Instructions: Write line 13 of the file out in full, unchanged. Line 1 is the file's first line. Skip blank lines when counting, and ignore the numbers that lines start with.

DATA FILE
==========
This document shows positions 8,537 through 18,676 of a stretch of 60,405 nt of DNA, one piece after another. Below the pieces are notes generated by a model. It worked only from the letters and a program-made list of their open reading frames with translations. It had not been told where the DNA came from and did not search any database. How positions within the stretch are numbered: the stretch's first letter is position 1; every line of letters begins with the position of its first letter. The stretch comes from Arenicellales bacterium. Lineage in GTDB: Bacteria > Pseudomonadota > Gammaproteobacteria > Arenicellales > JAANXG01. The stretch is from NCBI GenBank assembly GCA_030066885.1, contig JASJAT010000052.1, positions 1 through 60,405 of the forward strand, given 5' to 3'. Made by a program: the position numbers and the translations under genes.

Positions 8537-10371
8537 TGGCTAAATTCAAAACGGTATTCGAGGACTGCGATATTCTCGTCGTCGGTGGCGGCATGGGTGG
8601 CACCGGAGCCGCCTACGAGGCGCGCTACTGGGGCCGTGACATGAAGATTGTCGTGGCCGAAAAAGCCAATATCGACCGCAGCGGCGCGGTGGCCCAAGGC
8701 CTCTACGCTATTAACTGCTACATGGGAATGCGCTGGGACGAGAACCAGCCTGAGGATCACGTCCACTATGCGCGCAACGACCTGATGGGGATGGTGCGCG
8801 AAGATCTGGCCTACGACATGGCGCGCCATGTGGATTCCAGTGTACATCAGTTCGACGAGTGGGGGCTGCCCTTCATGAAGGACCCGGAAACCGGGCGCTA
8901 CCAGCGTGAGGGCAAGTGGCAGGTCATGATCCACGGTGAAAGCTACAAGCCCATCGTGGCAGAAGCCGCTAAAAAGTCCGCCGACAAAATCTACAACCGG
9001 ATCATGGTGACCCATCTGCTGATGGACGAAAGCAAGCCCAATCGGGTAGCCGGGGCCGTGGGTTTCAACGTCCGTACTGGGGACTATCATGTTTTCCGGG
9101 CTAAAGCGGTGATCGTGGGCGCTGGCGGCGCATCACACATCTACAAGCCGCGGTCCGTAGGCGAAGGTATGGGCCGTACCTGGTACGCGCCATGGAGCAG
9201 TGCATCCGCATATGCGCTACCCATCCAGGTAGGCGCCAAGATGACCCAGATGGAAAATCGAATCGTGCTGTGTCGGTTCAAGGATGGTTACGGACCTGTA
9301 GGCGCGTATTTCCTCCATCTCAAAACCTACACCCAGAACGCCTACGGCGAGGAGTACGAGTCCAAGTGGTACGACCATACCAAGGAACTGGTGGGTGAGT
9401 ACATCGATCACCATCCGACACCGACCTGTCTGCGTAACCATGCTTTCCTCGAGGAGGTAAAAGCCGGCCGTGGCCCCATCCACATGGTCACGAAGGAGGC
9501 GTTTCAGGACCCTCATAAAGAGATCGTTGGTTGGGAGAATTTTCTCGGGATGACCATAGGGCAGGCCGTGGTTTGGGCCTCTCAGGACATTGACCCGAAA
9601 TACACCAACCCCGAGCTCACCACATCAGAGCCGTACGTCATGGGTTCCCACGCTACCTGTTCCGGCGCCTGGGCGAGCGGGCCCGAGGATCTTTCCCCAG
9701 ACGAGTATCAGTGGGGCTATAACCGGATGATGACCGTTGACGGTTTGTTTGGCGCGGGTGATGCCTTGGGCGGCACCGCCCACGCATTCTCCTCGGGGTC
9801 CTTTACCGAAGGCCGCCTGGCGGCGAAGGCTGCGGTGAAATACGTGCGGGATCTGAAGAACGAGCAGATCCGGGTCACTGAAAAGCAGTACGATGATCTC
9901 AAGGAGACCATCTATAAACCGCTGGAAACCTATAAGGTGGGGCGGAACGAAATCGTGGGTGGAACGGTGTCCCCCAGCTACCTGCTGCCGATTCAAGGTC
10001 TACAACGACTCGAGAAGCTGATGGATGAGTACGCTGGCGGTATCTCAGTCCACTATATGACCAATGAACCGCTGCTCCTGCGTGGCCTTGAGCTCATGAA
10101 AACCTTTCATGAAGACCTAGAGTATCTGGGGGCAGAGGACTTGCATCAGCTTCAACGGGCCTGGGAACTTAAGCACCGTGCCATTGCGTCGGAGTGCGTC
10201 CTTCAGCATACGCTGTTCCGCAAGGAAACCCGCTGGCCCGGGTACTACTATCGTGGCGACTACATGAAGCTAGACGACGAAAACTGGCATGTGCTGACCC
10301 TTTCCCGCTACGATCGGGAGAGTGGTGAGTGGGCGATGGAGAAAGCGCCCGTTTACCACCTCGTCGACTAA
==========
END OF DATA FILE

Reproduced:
9501 GTTTCAGGACCCTCATAAAGAGATCGTTGGTTGGGAGAATTTTCTCGGGATGACCATAGGGCAGGCCGTGGTTTGGGCCTCTCAGGACATTGACCCGAAA